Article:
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In vitro ageing and Alzheimer's disease related amyloid oligomers enhance Ca2+ responses and neuron cell death induced by the Toll-like receptor ligand lipopolysaccharide

AuthorsNúñez, Lucía ; Calvo-Rodríguez, María; Fuente, Carmen de la; García-Durillo, Mónica; García-Rodríguez, Carmen ; Villalobos, Carlos
Issue Date2017
Citation7th Workshop of the European Calcium Society (2017)
AbstractToll-like receptors (TLRs) are a family of innate immune system receptors involved in sensing and responding to pathogen-associated molecular patterns (PAMPs) and endogenous ligands known as damage-associated molecular patterns (DAMPs) released upon cell damage and necrosis. TLR4 is the receptor for lipopolysaccharide (LPS) present in Gram-negative bacteria and it is widely expressed in a diversity of mammalian immune and non-immune cells including brain cells. lt has been proposed that TLR4 may contribute to neural plasticity and development in neurons. In addition, TLR4 expression is upregulated with normal aging suggesting involvement in agerelated neurodegenerative disorders such as Alzheimer's disease (AD). AD, the most common form of dementia characterized by the gradualloss of memory and cognitive function, is strongly associated to aging. The causes for AD are still not well understood. AD is associated to formation of amyloid plaques made up of amyloid β peptide (Aβ), mainly Aβ 1-42. We have shown that Aβ oligomers, the most likely toxin in Alzheimer's disease, may promete neuron cell death acting on intracellular Ca2+ homeostasis. The tlr4 gene has emerged as a candidate susceptibility gene for AD. However, the possible interactions of LPS and Aβ on hippocampal neurons have not been assessed yet. In this work, we aimed at investigating the interplay between neuroinflammation and AD in the context of aging. To accomplish the above goal, we have employed long-term cultures of rat hippocampal neurons, which are considered a model of agin and/or senescence, and investigate the effects of LPS and/or Aβ oligomers on Ca2+ levels and neuron cell death. Our results show that rat hippocampal neurons express TLR4 and expression increases with time in culture consistently with in vivo aging. We also found that LPS increases cytosolic [Ca2+] and prometes neuron cell death only in aged cultures. Treatment with AD-related oligomers of the amyloid β peptide (Aβo) further enhanced TLR4 expression as well as Ca2+ responses induced by LPS and neuron cell death, suggesting the interplay between TLR4 and Aβo in neuron cell death associated to aging and AD.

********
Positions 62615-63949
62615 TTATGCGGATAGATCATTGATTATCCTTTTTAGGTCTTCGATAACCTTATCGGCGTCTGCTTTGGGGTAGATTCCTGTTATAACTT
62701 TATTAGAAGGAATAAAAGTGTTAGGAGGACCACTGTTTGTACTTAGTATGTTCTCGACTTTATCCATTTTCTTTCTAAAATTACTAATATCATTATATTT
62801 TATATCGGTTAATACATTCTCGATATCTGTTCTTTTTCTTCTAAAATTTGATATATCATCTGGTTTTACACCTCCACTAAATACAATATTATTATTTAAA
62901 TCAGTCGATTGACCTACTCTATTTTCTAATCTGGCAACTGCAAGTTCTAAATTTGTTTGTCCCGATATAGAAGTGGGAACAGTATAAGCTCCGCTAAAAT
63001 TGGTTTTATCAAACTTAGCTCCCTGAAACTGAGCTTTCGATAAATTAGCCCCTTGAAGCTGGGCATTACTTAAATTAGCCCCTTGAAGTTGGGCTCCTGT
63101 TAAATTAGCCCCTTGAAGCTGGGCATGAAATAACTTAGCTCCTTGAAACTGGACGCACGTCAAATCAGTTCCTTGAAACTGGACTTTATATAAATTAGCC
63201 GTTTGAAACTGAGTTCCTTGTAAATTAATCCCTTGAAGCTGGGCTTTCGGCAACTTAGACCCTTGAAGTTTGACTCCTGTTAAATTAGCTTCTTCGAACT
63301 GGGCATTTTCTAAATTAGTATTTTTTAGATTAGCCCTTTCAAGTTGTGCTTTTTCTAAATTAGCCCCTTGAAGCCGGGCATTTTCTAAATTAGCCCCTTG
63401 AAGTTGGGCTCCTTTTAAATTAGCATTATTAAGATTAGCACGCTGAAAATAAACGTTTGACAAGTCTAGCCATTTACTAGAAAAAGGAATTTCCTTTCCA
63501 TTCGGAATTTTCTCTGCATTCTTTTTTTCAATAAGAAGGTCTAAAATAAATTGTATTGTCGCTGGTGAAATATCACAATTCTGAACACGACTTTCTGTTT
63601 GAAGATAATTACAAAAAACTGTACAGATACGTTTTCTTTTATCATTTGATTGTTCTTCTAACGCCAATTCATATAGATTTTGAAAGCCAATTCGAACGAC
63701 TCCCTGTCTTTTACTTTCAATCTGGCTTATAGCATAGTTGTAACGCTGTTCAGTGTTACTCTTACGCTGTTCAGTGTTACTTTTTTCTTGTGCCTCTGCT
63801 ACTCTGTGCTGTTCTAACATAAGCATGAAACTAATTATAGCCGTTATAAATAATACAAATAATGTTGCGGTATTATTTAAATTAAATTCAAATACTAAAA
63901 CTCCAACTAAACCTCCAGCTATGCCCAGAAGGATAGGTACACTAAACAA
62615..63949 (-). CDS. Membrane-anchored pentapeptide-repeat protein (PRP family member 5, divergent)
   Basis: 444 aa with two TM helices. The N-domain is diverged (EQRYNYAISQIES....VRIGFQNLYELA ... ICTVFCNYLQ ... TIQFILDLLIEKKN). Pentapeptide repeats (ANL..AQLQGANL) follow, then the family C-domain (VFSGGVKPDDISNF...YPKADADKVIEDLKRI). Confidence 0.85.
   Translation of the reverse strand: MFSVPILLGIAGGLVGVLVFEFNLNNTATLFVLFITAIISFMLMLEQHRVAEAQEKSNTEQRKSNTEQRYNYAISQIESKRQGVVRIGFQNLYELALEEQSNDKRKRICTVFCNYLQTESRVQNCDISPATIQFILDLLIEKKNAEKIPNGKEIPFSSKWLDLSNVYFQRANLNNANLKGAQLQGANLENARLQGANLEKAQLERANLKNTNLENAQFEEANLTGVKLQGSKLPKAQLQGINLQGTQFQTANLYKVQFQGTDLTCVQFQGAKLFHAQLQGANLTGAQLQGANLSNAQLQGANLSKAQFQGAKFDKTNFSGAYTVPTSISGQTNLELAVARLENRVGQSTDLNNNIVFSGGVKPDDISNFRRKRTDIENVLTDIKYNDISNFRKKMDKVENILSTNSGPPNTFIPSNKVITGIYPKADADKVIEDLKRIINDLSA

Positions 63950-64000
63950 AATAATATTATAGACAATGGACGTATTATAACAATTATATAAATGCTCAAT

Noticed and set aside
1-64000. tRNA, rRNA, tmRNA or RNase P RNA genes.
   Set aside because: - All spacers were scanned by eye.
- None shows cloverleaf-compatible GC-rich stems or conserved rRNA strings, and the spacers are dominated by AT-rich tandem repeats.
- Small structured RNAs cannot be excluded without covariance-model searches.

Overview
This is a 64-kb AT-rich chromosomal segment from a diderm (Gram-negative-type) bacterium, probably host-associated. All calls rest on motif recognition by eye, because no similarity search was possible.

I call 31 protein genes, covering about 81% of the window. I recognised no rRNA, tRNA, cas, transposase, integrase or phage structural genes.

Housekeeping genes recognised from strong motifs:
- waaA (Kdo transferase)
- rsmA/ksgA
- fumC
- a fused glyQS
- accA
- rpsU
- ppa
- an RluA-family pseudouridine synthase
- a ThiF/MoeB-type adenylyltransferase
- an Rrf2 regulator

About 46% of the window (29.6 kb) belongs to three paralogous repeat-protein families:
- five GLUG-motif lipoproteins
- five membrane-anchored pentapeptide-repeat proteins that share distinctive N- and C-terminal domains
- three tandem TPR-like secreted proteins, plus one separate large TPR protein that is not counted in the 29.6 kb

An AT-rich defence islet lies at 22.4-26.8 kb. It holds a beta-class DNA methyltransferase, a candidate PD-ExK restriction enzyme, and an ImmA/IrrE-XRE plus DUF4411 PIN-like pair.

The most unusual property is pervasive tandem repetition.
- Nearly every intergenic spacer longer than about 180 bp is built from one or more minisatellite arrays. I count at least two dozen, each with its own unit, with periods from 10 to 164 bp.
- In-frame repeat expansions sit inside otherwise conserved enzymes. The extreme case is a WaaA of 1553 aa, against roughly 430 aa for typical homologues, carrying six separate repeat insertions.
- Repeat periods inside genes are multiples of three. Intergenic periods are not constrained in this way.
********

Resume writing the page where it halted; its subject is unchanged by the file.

DescriptionResumen del trabajo presentado al 7th Workshop of the European Calcium Society (ECS), celebrado en toulouse (Francia) del 16 al 18 de octubre de 2017.
Appears in Collections:(IBGM) Comunicaciones congresos
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